Josh Langhoff: For a song about the innate spring of music that transforms Taylor into a reckless fountain of Terpsichore, “Shake It Off” could have been called “Try Too Hard.” It’s not just the sentiment, whose paradoxical depths — recording a big budget pop song about how little one cares — have been plumbed better by Taylor herself, not to mention Fred Durst and others. The music’s exhausting too. All those repeated word hooks sound as forced as the “wre-eh-eck” in “Wrecking Ball,” the “following-following-following” in “Maps,” or the cheer of camp counselors performing some wretched skit. Any points go to Taylor’s expert vocal harmonies, the only things luring me out from under the covers during the next few months of “Shake It Off” ubiquity.
[4]

Sabina Tang: This is what bothers me about Taylor in her twenties: the self-image she communicates hasn’t kept up with her growing privilege and reach. Taylor tended to present as the awkward, uncool, normal-ish kid — not popular or bullied but sidelined — even though she was objectively blonde/thin/gorgeous and a multi-platinum selling songwriting prodigy. At one point it seemed like she would knowingly complexify this stance (eg. the “You Belong With Me” video), but now it’s like… “I dance badly like a normal white girl! Indie boys will never think I’m hip! I am so surprised I won another award!” I know this is projection, by the way. Celebrity h8 is embarrassingly revealing about the h8er and says little about the celebrity. Here’s what I hope this gut reaction says about me: I’m wary of people who position themselves as the underdog, the more so if it’s unconscious. The world is a riot of ladders, and one can be at top and bottom simultaneously — one can stand on the next-to-top rung and still look up. The worst shit in the world happens because people believe they’re still punching up when they’re punching down or sideways. Taylor Swift is not the worst, but in retrospect it’s easy to be wise and big-picture and only a little bit acid when you’re 16 and life hasn’t really happened. Eventually, things have to go wrong not only because h8rs like me say this or that, or indie boys are objectively terrible, but because you fucked up. If you can shake it off, you can afford to be generous, or at least to model generosity in a pop ditty. No such relaxation yet, though; she still cares too much about not caring that she’s uncool. God, 24 is a ungracious age, isn’t it? I’ll check back again in two years.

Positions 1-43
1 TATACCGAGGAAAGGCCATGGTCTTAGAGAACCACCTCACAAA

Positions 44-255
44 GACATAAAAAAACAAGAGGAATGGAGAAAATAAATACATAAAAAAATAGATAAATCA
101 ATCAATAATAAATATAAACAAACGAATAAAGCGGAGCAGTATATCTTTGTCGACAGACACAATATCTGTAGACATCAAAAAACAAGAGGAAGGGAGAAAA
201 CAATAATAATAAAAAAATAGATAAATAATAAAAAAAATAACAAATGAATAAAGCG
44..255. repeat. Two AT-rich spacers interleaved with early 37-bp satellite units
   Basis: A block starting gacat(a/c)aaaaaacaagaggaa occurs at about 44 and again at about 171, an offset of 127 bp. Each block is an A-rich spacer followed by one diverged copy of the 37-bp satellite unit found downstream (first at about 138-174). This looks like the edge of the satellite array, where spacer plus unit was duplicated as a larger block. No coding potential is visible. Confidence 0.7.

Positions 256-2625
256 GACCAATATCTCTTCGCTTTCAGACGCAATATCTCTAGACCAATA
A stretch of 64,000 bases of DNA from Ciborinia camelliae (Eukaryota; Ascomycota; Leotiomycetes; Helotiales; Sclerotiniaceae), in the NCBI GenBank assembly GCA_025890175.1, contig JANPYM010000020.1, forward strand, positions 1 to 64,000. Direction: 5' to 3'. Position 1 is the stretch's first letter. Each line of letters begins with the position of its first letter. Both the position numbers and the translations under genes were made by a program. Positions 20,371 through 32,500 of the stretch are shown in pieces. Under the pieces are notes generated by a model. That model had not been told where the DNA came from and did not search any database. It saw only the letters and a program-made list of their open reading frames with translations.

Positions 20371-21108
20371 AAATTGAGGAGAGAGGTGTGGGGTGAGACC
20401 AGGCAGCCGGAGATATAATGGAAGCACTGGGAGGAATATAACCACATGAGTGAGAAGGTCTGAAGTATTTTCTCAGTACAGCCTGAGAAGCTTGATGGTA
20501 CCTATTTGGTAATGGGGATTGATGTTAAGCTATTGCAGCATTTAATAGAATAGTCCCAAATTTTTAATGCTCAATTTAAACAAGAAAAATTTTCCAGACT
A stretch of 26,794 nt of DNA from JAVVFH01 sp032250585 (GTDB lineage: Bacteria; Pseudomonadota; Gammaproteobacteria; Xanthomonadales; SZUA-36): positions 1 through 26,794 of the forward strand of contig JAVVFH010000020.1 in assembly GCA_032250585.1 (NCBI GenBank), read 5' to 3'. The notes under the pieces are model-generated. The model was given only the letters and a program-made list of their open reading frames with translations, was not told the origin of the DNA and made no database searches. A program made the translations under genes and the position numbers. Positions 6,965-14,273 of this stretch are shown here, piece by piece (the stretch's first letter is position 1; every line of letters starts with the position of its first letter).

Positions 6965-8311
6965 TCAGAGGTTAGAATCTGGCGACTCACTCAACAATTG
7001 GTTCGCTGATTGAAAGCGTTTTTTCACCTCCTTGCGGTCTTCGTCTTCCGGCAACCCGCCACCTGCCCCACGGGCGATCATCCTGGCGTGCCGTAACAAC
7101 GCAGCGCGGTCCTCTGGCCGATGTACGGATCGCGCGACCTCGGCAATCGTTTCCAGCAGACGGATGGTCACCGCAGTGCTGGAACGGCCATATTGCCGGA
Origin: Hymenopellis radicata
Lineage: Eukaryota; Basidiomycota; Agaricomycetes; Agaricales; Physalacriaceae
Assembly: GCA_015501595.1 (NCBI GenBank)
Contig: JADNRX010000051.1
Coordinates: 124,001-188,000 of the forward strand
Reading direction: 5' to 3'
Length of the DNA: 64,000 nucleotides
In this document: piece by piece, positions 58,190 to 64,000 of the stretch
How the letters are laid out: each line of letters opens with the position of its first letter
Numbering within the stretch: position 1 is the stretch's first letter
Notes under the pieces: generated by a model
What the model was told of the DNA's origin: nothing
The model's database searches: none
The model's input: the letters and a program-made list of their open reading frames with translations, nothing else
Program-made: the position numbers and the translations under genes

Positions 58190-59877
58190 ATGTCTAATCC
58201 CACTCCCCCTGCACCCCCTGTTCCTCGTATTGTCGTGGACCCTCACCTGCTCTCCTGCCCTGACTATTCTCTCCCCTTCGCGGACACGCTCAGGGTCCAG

[7]

Sonia Yang: Previous album’s Martin & Shellback track, “We Are Never Ever Getting Back Together” was a clever piece of irony in which Swift gave her critics exactly what they wanted and expected, a silly ‘stereotypical Taylor Swift song’ about boys. This time, she addresses her detractors more directly and flippantly, quoting the tired lines tabloids spew about her and brushing them off. With its infectious beat, “Shake It Off” not only sweetly gives haters the finger, but is the go-to jam for those days when you just can’t get started because too many things are dragging you down. It’s also the first song to successfully combine a meme phrase and a horn section.